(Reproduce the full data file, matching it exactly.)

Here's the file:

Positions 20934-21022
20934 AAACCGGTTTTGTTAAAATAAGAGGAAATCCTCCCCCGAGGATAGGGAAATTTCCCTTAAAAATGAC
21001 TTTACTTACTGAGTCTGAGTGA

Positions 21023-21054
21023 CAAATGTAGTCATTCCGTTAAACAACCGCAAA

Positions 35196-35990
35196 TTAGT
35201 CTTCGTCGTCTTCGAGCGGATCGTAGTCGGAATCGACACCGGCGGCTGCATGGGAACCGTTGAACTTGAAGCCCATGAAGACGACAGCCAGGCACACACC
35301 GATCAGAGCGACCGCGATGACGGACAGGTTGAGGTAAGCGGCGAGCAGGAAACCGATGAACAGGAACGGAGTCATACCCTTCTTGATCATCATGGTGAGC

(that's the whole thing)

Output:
Positions 20934-21022
20934 AAACCGGTTTTGTTAAAATAAGAGGAAATCCTCCCCCGAGGATAGGGAAATTTCCCTTAAAAATGAC
21001 TTTACTTACTGAGTCTGAGTGA

Positions 21023-21054
21023 CAAATGTAGTCATTCCGTTAAACAACCGCAAA

Positions 35196-35990
35196 TTAGT
35201 CTTCGTCGTCTTCGAGCGGATCGTAGTCGGAATCGACACCGGCGGCTGCATGGGAACCGTTGAACTTGAAGCCCATGAAGACGACAGCCAGGCACACACC
35301 GATCAGAGCGACCGCGATGACGGACAGGTTGAGGTAAGCGGCGAGCAGGAAACCGATGAACAGGAACGGAGTCATACCCTTCTTGATCATCATGGTGAGC